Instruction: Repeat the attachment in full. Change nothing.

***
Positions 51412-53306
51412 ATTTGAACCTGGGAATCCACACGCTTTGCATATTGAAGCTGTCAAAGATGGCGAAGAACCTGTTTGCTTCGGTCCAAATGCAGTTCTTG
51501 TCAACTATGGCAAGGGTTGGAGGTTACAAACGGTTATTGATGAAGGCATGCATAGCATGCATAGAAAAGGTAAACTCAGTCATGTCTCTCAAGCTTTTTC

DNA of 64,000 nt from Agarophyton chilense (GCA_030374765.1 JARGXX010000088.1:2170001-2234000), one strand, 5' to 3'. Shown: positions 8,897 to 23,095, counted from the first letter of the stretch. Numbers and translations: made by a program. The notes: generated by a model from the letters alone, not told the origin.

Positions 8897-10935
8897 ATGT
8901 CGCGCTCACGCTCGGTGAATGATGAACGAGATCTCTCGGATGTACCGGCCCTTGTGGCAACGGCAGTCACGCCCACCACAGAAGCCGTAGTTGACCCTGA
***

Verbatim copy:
Positions 51412-53306
51412 ATTTGAACCTGGGAATCCACACGCTTTGCATATTGAAGCTGTCAAAGATGGCGAAGAACCTGTTTGCTTCGGTCCAAATGCAGTTCTTG
51501 TCAACTATGGCAAGGGTTGGAGGTTACAAACGGTTATTGATGAAGGCATGCATAGCATGCATAGAAAAGGTAAACTCAGTCATGTCTCTCAAGCTTTTTC

DNA of 64,000 nt from Agarophyton chilense (GCA_030374765.1 JARGXX010000088.1:2170001-2234000), one strand, 5' to 3'. Shown: positions 8,897 to 23,095, counted from the first letter of the stretch. Numbers and translations: made by a program. The notes: generated by a model from the letters alone, not told the origin.

Positions 8897-10935
8897 ATGT
8901 CGCGCTCACGCTCGGTGAATGATGAACGAGATCTCTCGGATGTACCGGCCCTTGTGGCAACGGCAGTCACGCCCACCACAGAAGCCGTAGTTGACCCTGA